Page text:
A common challenge I hear from teachers and parents is that their students do not know their basic math facts, meaning their addition, subtraction, multiplication, and division facts using numbers 0-9. What generally follows are questions of how to support their students with building this mathematical fluency. It’s widely accepted and known among teachers that the drill and kill, rote memorization of facts is not the best way for students to develop automaticity (quick recall) and in fact “the lowest achieving students worldwide [on the PISA tests] were those who used a memorization strategy” (Boaler, 2015). However, we recognize that mastering basic math facts is critical to building a strong foundation to conquer more complex mathematics and that “the past decade [of math instruction] has produced a generation of students who are procedurally competent but cannot think their way out of a box” (Boaler, 2015). This leaves many teachers scratching their heads at what to do and what is the best support to offer parents.
One common misconception is that because fluency development is now taught differently that it no longer carries as much importance as it previously did. There is also the misconception that with an inquiry based and conceptual understanding approach that fluency will be developed naturally. In reality, fluency must be developed in tandem and partnership with conceptual understanding and “without that skill our students will view even simple math tasks as daunting” (O’Connell, p. 2). Our goal for students regarding math fluency should not just be memorization but automaticity, understanding, and connection making. In order for our students to really develop mathematical fluency with basic facts understanding and memorization must partner.
A case for understanding
We cannot expect students to internalize and commit math facts to memory without providing the opportunities to develop understanding first. Compare this to when we are teaching children to read. Asking students to memorize a string of words (such as book in favorite and sat I my chair a read) is much more difficult than when the words are put into context (I sat in my favorite chair and read a book) (O’Connell). Robbing students of the chance to develop understanding in context takes away opportunities for students to be problem solvers and utilize patterns. Teaching students facts with no context lacks authenticity, often leads to confusion and mix-ups, and does not allow students to develop reasonableness about their answers.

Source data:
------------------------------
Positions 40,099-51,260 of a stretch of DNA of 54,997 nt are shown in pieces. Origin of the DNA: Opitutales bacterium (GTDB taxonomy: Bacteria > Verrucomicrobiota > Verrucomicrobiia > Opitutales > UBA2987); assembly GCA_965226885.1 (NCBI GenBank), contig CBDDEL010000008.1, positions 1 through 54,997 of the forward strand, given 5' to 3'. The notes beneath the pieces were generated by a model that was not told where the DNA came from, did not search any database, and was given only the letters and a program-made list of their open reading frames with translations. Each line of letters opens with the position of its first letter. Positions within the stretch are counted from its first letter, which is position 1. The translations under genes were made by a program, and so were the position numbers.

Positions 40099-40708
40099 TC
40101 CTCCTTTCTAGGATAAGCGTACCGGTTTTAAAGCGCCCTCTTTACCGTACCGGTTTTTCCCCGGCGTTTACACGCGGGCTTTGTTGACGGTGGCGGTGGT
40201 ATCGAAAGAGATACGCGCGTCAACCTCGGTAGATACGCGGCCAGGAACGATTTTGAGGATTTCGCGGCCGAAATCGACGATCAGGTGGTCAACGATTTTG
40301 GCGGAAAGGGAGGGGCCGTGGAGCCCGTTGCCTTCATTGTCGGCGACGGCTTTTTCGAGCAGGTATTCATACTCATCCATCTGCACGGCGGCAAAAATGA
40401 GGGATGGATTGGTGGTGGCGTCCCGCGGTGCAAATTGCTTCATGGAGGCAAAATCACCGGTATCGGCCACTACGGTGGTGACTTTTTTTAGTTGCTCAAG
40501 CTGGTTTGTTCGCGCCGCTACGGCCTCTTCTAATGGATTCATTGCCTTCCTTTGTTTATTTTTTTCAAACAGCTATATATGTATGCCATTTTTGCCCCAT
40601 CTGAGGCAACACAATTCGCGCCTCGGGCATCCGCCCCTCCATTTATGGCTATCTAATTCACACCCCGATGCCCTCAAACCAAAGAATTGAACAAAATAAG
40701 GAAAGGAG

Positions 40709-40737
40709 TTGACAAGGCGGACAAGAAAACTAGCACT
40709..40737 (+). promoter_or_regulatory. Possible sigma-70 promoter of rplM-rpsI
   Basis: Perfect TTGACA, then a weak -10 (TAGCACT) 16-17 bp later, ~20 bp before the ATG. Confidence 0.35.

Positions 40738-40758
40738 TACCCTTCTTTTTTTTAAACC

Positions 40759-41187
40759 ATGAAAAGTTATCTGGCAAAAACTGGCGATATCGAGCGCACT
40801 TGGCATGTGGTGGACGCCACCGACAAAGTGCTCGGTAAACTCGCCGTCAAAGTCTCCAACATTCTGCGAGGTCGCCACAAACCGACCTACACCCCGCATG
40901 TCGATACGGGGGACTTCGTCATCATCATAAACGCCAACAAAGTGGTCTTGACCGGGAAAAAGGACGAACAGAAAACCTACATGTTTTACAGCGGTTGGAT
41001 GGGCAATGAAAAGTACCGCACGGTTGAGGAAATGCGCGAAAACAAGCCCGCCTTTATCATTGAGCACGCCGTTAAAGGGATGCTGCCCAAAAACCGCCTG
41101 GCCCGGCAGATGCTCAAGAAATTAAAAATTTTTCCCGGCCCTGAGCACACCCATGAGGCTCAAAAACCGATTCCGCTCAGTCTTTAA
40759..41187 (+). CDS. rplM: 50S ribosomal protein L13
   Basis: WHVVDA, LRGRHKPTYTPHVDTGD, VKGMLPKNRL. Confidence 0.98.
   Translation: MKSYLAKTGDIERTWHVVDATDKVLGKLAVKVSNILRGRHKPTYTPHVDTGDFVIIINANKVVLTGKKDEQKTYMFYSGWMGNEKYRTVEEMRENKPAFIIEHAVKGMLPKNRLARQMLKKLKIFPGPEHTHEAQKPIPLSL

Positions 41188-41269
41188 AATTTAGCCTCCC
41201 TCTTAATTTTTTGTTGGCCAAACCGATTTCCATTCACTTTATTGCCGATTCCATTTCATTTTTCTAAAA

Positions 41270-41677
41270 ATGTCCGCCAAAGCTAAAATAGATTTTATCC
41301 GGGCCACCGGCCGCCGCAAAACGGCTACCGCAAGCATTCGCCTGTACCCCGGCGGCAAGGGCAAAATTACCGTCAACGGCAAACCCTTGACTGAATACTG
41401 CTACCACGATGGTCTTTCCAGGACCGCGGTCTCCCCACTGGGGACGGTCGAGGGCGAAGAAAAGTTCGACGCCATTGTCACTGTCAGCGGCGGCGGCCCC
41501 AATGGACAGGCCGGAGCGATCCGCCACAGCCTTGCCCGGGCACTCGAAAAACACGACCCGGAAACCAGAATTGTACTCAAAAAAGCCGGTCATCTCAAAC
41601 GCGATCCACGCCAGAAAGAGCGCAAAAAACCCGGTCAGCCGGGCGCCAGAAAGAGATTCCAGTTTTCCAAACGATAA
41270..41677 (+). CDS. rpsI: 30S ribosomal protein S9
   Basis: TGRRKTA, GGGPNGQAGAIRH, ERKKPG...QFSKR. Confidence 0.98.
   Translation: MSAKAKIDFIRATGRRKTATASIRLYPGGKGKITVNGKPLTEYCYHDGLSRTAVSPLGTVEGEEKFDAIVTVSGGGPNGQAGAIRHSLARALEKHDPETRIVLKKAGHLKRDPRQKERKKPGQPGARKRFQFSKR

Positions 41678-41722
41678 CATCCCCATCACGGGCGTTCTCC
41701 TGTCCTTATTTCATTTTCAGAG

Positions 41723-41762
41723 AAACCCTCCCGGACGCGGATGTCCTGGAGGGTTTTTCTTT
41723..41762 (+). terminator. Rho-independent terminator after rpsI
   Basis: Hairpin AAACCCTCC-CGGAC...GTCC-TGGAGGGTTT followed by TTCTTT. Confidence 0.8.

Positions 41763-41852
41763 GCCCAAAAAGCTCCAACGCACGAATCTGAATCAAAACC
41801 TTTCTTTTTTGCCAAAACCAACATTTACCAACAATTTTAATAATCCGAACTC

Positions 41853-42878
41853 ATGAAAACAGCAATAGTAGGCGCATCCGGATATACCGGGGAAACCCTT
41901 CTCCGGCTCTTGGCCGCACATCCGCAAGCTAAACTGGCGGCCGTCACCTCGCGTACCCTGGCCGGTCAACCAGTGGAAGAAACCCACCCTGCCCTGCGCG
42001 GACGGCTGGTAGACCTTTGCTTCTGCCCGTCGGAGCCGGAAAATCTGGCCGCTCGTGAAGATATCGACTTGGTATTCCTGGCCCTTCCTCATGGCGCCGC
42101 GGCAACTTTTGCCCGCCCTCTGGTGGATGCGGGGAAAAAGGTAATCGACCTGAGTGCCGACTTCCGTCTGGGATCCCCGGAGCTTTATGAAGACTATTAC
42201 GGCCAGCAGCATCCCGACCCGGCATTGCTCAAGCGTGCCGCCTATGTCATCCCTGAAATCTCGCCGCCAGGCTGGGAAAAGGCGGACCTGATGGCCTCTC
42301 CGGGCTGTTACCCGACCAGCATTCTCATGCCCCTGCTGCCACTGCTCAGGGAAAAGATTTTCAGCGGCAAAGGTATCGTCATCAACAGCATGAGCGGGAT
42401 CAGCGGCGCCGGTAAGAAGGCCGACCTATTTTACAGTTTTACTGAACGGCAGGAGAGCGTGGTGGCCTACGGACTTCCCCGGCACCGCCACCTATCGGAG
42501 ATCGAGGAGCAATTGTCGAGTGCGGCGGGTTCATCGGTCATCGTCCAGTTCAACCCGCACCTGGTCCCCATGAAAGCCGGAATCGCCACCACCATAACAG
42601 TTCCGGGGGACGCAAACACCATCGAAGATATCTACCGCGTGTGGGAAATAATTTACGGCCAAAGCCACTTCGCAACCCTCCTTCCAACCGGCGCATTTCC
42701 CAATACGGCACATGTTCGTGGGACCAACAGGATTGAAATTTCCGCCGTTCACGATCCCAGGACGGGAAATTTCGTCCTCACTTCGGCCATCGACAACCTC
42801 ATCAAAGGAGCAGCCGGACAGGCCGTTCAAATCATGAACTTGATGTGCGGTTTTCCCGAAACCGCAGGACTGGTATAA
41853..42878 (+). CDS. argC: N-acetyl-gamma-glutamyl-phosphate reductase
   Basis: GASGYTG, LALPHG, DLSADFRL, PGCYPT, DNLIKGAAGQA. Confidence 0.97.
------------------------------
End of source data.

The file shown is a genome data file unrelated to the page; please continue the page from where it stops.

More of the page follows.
A case for memorization
On the other hand, any teacher would recognize the importance of students being able to recognize and recall math facts. There are many benefits to students committing facts to memory. When facts are automatic it allows the brain to grapple with more complex components of the task like patterns, fractions, or spatial reasoning. It allows students to answer problems more efficiently, and positions students to solve every day mental math tasks.
Before we expect students to master and recall facts they must have a solid footing in number sense. First, students should have opportunities to investigate facts through discussions, games, and using concrete materials. Then, students should explore strategies that support their understanding. Finally, students should have targeted and strategic practice with memorization. Below I share some suggestions and routines for how to incorporate more authentic practice that builds students math fluency.